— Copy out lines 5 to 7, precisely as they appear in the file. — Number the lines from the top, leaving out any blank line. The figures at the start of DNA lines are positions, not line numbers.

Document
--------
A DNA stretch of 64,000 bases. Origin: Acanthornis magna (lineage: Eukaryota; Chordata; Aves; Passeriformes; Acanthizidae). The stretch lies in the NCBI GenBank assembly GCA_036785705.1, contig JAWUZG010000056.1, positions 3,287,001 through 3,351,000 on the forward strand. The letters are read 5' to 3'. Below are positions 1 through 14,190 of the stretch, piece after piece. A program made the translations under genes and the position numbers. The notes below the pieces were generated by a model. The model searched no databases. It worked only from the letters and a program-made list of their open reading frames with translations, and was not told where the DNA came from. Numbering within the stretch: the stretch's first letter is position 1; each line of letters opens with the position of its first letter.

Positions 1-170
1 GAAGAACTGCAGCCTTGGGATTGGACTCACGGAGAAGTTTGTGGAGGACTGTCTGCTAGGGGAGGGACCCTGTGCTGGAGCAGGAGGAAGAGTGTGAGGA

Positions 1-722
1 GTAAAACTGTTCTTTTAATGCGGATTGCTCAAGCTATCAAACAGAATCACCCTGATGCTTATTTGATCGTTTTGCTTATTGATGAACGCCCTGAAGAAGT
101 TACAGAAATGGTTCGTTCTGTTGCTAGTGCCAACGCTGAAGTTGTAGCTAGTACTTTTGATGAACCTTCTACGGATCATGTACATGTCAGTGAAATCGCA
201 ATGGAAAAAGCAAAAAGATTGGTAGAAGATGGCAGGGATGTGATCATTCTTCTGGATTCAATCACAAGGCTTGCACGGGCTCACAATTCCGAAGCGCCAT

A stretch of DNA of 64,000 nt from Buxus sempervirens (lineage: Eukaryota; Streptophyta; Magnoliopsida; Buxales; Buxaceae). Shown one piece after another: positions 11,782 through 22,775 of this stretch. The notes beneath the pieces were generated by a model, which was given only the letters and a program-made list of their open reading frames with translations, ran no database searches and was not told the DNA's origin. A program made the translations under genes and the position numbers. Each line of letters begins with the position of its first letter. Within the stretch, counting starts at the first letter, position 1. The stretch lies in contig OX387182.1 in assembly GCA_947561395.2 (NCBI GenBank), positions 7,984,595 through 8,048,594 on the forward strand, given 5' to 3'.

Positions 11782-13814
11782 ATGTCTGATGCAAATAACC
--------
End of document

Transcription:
1 GTAAAACTGTTCTTTTAATGCGGATTGCTCAAGCTATCAAACAGAATCACCCTGATGCTTATTTGATCGTTTTGCTTATTGATGAACGCCCTGAAGAAGT
101 TACAGAAATGGTTCGTTCTGTTGCTAGTGCCAACGCTGAAGTTGTAGCTAGTACTTTTGATGAACCTTCTACGGATCATGTACATGTCAGTGAAATCGCA
201 ATGGAAAAAGCAAAAAGATTGGTAGAAGATGGCAGGGATGTGATCATTCTTCTGGATTCAATCACAAGGCTTGCACGGGCTCACAATTCCGAAGCGCCAT